Aquatic consultants say ozonators combined with chlorine are extremely effective as long as you circulate the water 24/7. One caveat: Ozonators run best on dry air, so if you live in a humid climate, expect performance to decline.

Cost: A typical ozone generator starts at $600 to handle 7,000 gallons of water; $1,200 to cover 25,000 gallons. Take into account the expense of the pool pump running continuously.
PHMB
What it is: There’s only one way to eliminate the use of chlorine completely: Switch your pool to the chemical compound PHMB, short for polyhexamethylene biguanide. Homeowners commonly know PHMB by the Baquacil and SoftSwim brand names.

How it works: PHMB disinfects by penetrating bacteria cell walls, causing them to burst from within. It then wraps those particles in a heavy gel, which sinks to the bottom of the pool, where the vacuum system sucks it up.

Pros/Cons: PHMB doesn’t oxidize, so you’ll need to use hydrogen peroxide for this. You’ll also need to use a separate algaecide and clean pool filters—yes, even the sand ones—every four to six weeks.

PHMB is kinder on swimmers’ skin and hair, easy on vinyl pool liners, and doesn’t require as much attention as other chemicals to keep in balance. However, because PHMB is incompatible with chlorine, you’ll need to first drain the pool.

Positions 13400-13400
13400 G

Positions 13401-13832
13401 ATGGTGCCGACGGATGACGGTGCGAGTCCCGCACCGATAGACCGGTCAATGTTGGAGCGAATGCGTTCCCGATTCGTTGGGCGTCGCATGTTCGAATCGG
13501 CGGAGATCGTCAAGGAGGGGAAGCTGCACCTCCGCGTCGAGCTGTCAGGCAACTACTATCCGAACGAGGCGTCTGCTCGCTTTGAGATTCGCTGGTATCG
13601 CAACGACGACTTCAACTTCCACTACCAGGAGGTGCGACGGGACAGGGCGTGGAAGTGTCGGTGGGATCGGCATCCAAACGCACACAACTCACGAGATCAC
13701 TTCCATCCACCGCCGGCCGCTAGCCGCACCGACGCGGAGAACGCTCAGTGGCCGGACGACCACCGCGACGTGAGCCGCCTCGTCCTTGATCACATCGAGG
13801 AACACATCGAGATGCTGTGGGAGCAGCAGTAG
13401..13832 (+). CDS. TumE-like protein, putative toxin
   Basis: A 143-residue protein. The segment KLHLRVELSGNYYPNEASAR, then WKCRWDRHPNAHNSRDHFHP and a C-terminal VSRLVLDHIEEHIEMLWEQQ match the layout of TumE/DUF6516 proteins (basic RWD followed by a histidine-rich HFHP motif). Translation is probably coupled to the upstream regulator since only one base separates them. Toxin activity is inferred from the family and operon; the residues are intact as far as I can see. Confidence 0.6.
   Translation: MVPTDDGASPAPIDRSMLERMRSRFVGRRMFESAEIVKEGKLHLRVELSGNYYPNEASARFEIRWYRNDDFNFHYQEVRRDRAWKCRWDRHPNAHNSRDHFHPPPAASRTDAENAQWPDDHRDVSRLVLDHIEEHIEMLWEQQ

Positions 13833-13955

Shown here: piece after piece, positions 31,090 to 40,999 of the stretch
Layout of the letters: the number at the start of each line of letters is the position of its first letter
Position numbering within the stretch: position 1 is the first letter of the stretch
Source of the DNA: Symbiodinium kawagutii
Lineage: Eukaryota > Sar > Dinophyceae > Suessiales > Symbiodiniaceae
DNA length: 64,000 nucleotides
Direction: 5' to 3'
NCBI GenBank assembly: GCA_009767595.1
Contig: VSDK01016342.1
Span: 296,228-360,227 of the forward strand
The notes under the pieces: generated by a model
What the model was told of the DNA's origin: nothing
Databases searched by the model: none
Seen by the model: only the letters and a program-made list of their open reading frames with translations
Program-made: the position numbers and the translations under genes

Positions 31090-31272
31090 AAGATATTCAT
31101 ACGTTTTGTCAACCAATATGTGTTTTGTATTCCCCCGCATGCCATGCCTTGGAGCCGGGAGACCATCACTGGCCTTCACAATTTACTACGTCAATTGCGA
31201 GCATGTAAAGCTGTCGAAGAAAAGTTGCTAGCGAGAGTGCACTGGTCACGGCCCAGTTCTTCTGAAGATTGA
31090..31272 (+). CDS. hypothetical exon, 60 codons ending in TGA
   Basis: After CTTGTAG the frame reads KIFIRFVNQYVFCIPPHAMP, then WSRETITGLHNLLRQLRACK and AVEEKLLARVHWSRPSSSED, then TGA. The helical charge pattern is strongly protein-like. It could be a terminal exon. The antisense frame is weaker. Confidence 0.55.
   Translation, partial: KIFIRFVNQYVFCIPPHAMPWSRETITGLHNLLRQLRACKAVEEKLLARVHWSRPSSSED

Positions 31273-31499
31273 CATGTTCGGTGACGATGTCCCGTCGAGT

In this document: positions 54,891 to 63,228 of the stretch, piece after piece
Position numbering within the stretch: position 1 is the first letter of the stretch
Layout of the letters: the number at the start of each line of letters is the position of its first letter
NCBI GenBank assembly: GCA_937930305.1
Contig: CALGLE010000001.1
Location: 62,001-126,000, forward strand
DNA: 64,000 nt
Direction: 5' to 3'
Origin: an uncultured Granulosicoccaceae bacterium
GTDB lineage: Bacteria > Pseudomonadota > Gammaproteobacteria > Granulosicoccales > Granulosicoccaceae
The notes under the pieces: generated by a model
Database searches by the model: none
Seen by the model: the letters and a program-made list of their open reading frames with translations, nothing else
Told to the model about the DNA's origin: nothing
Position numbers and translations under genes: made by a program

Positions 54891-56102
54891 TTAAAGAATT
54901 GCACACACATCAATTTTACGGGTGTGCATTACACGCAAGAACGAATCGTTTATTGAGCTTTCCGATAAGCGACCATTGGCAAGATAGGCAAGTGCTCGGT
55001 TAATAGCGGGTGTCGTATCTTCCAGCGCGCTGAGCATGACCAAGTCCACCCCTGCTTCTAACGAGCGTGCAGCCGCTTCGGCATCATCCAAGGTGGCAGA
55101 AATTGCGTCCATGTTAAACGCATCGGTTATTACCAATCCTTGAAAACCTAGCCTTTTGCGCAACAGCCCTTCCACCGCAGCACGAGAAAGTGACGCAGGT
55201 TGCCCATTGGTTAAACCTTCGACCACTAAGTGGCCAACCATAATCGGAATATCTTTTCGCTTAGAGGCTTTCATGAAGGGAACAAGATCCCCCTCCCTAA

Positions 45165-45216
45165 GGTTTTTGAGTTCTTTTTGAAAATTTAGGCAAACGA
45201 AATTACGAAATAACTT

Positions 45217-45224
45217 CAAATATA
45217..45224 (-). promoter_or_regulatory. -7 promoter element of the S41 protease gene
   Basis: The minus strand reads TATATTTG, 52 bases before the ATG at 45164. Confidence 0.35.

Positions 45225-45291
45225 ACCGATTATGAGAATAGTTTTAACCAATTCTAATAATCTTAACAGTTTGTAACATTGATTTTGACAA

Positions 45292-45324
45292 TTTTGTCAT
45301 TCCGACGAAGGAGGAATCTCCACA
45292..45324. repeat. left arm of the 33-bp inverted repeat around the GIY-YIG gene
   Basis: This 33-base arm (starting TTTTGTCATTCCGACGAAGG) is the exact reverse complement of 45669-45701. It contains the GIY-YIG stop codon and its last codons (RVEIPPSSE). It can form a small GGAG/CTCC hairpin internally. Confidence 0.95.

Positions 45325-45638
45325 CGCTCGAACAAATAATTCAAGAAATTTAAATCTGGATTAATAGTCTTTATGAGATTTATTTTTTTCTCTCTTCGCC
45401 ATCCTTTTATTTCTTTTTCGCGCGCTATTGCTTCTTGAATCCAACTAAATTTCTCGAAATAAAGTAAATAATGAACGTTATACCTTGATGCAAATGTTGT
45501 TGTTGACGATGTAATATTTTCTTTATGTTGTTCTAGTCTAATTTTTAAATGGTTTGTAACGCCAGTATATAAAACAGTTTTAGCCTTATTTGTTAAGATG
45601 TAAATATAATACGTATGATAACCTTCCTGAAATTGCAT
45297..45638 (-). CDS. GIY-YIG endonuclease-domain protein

Once you’re back up and running, make sure every bathing suit has been washed. Even traces of chlorine in suit fibers will react with PHMB. The result of the reaction: a yellowish vapor that’ll radiate from your bathing suit.

Cost: The cost for PHMB chemicals to maintain a 10,000-gallon pool for a 16-week summer season is about $725.

 


Monday, July 28, 2014

Casa Grande Home of the Week Features Pool with Hot Tub

1121 E Racine Drive, Casa Grande, Arizona

Cottonwood Ranch

1121 E Racine Drive, Casa Grande, AZ Cottonwood Ranch


This home has it all!

Spacious Single Story 4 Bedroom 2 Bath home plus a Den. Beautiful Sunstone Home features 2' x 6' construction, engineered hard wood flooring, upgraded carpet, upgraded lighting, gas fireplace, upgraded kitchen cabinetry with pullouts, kitchen pantry, granite countertops, reverse osmosis, water softener, surround sound throughout, central vac, ceiling fans, exterior landscaped with flagstone and gorgeous pool with hot tub, built-in BBQ, backing up to a common area.